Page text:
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Letter to Stephen Lecce re: concerns over the planned implementation of the EQAO assessments in grades 3 and 6 this year

February 04, 2022

The Honourable Stephen Lecce

Minister of Education

5th Floor

438 University Ave

Toronto, ON M7A 2A5


Dear Minister Lecce,


On behalf of the 83,000 members of the Elementary Teachers’ Federation of Ontario I am writing to express concerns about the planned implementation of the Education Quality and Accountability Office (EQAO) assessments in grades 3 and 6 this year. 


We believe there are significant deficiencies in the planning and preparation of the new format. The continued disruptions to learning during the pandemic require a focus on bringing stability to our schools not disruptive testing. Educators have significant concerns about the well-being and mental health of students, adding EQAO related anxiety and stress at this time is totally irresponsible. Additionally, we have concerns about young students using a digital platform which embeds an algorithm that creates a streamed assessment process.


We urge the Ministry of Education to continue the pause of EQAO assessments for students in grades 3 and 6.


EQAO assessment guides have been delayed and training webinars will not be available until March for elementary educators. Additionally, the modules are to be completed on the educators’ own time at lunch or afterschool. 


This follows a pattern, a lack of organization and planning by the Ministry of Education regarding their initiatives. For example, the continued pause on the assessment of social-emotional learning skills in both the Ontario Curriculum, Grades 1-8, Mathematics (2020) and the Ontario Curriculum, Grades 1-8, Health and Physical Education (2019) as directed by the Ministry of Education and no communicated plans for professional development.


Simply put, the government is not prepared to move forward with EQAO in 2022. 


ETFO is not alone in advocating for a continued pause of EQAO in 2022. In the Royal Society of Canada (RSC) Policy Briefing, Children and Schools During COVID-19 and Beyond: Engagement and Connection Through Opportunity (August 2021), chapter 7, author Andy Hargreaves (University of Ottawa) recommends a continued pause on EQAO assessments now and after the pandemic. Hargreaves summarizes recent research based on interviews of more than 200 Ontario educators and revealed that not only did EQAO create anxiety, contain cultural bias, and lead to curriculum narrowing and test preparation, it also drove teachers to avoid engaging in innovative projects during—and even immediately before—the years when children were tested. Hargreaves recommends that the engagement and re-engagement with learning is the pathway to achievement. Not large-scale standardized testing of whole cohorts of students.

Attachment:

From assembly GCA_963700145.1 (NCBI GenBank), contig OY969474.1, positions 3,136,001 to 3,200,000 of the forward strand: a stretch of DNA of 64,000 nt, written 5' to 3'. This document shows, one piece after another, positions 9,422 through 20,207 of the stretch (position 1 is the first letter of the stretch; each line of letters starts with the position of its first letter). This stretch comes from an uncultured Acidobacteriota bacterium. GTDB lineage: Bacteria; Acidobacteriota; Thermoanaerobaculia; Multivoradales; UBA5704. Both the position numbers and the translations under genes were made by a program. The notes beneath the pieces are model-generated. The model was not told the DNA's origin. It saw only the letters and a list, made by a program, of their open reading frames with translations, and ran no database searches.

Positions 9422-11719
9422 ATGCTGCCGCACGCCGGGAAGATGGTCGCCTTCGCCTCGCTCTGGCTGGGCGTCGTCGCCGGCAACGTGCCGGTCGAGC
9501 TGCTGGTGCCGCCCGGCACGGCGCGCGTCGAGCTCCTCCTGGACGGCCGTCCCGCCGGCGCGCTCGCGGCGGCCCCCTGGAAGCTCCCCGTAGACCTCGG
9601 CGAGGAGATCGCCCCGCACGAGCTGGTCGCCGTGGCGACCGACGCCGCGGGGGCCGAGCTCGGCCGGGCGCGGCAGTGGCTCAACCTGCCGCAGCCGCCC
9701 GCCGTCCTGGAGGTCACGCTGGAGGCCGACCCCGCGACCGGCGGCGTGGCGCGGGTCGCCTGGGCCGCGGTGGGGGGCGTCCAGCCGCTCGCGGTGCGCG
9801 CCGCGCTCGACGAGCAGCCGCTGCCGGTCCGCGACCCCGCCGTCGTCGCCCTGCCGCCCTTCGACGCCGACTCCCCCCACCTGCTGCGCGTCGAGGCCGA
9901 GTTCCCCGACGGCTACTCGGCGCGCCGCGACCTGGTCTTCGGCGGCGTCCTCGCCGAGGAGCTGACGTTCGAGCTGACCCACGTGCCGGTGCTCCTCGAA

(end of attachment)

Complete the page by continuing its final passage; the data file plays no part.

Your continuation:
The OECD recently reported “it has become abundantly clear how important it is during a pandemic to ensure reliability and predictability of educational services.” This predictability is not simply for students and families, but for education workers as well. 


However, predictability in education continues to be tenuous. The January 2022 Ministry of Education Update: Return to School, stated that the Office of the Chief Medical Officer of Health (OCMOH) has advised that all sectors must plan for the potential of higher-than-normal levels of absences. Due to the uncontrolled spread of COVID-19 and the new Omicron variant the expectation is for high numbers of students and staff off sick or isolating. These disruptions continue to be significant and persistent. 


The continued disruptions to learning during the pandemic require a focus on bringing stability to our schools not disruptive testing that takes away from meaningful classroom assessment informed by teachers’ professional judgement. 


ETFO has significant concerns about the experimental move to digitize EQAO tests. This is particularly problematic for Grade 3 students who are expected to type answers to open-response questions. Finding and allocating enough devices will also be a challenge. It will be difficult to ensure all technology is available and in good working order this year, after several distributions and collection periods in response to schools pivoting back and forth between in-person and remote learning. We have additional concerns introducing what is known as Multi-Stage Computer Adaptive Testing (msCAT). In November 2020, EQAO released the literature review Leveraging Multi-Stage Computer Adaptive Testing for Large Scale Assessments which referenced two international large-scale assessments that had adopted an msCAT design, neither of which included elementary-aged students


If the Ontario Government truly wants to place a renewed focus on learning recovery and renewal as stated in the 2021: B07 memo released on May 4, 2021, the Ministry of Education should continue the pause of EQAO assessments for grade 3 and 6 students. The narrow focus of student performance on literacy and numeracy over two decades has led to system fatigue and has undermined teaching and learning of meaningful subjects that support student development and well-being. This spring, students and their educators should be focused on learning together not preparing for tests to measure the system.



[original signed]

Karen Brown


Letter to Stephen Lecce re: concerns over the planned implementation of the EQAO assessments in grades 3 and 6 this year